Since you want copper to spontaneously reduce, then you need to check the oxidation values of elements/options given. In order to have a spontaneous reaction with copper reducing, the cell potential must be positive, so the oxidation potential of the substance must be positive, or the reduction potential of the substance must be negative. Fe2+ and Al3+ both work since they fulfill this criterion. I think the #4 answer just has an error.

Actually, when something says plain "copper" or "iron" use the actual solid and not the ion form (Cu2+, Fe3+, etc). With that said, because the question is asking for what can copper reduce, copper is acting as a reducing AGENT, which means it is oxidized, so we will use -0.52V for its oxidation potential. For reduction potentials, we leave as is on the chart. For Ag+, it is 0.80V. Total potential = reduction potential + oxidation potential, so 0.80 + (-0.52) leaves you with a positive potential value, which is what we want in order for a reaction to be spontaneous because delta G = -nFE. The values for the other ions, all have an absolute value less than 0.52 which would cause the total E to be negative, which is NON-spontaneous.

Posted: Tue Feb 26, 2019 12:37 pm
Karyn Nguyen 1K wrote:For the worksheet 7 (electrochem) question 2, I don't get why the E value would cause C to be false. Can someone explain this to me please?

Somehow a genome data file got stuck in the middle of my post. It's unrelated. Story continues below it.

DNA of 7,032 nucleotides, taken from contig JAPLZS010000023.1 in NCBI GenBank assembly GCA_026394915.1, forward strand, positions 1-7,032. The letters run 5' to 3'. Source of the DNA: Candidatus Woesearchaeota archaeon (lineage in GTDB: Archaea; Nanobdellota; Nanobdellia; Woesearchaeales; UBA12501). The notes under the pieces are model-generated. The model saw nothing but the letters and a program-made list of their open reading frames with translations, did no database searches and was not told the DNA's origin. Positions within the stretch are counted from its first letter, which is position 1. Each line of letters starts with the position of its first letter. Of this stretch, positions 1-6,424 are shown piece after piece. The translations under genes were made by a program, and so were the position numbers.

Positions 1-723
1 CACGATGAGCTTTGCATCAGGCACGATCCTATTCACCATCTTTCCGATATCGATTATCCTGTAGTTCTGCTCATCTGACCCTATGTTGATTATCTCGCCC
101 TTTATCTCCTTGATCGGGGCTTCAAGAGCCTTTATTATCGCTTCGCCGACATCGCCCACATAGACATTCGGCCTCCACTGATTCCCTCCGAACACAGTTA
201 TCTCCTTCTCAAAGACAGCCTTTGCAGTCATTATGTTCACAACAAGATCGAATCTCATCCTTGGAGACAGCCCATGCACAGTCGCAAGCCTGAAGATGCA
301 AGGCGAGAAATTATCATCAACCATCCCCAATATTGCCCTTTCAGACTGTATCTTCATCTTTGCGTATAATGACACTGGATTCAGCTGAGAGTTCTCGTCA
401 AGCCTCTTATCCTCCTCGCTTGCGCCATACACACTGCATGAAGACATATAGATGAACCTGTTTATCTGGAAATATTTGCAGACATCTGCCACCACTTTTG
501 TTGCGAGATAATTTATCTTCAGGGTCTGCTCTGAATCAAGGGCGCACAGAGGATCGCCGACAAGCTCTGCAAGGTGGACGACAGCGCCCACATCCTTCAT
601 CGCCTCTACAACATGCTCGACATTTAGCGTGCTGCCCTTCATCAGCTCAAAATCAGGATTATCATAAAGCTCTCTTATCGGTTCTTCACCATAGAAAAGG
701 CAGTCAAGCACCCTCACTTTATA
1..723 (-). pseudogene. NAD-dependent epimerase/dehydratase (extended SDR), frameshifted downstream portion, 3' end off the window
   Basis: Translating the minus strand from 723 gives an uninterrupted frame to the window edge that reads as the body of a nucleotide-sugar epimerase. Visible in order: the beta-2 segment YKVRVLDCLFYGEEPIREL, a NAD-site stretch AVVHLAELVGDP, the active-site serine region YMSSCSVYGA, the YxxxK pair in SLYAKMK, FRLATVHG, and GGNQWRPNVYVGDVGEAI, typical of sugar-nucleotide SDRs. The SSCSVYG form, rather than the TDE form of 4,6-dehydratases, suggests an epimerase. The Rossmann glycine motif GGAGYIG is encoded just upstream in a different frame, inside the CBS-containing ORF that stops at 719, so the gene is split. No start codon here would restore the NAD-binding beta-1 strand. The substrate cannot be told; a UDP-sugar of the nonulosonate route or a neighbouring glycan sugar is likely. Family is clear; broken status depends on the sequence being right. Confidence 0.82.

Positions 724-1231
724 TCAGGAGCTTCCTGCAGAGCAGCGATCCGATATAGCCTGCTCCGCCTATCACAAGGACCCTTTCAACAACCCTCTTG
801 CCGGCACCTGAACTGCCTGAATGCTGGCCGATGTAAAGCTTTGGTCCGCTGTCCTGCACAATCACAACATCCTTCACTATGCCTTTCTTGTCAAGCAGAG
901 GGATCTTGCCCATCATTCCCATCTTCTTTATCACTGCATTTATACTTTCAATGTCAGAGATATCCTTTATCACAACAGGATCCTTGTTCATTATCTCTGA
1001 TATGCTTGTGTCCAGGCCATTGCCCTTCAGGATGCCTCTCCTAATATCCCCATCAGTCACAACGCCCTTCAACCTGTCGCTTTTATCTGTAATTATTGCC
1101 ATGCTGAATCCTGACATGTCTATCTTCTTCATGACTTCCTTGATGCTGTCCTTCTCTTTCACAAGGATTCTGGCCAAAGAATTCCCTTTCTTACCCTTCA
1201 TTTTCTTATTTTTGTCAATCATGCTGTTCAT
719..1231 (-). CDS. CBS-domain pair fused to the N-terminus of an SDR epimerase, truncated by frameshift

In order for a spontaneous reaction to occur, total E must be a positive value and when you add up the values for answer choice c, it is negative.

Posted: Tue Feb 26, 2019 12:38 pm
Karyn Nguyen 1K wrote:When we balance the equations on worksheet 7, how do we know which side of the reaction to add H2O to?

Usually add H2O to the opposite side you added H+ or OH- in order to balance the number of O and H atoms

Posted: Tue Feb 26, 2019 3:30 pm
on electrochem worksheet #8d, does it matter if on the cell diagram NO is listed first or NO3 is listed first? Or can the order of these two be reversed and the diagram still denotes the same reaction

Posted: Tue Feb 26, 2019 5:47 pm
Madison Hurst wrote:In the Gibbs WS #4 how do you find T? or can you just assume its at 25 C?

yeah you just assume 25 C, so 298 K

Posted: Tue Feb 26, 2019 5:50 pm
Madison Hurst wrote:On #1 of the Gibbs to find the standard enthalpy and entropy of formation you have to do the sum of products minus the sum of the reactants using the numbers given right? For some reason I am not getting the same answer.

the values are given per mole, are you multiplying them by the respective moles for each compound?
so delta H for example would be [-657.0 + 2(-110.5)] - [-910.0 + 2(0) + 2(0)] = 32 kJ/mol

Posted: Tue Feb 26, 2019 5:52 pm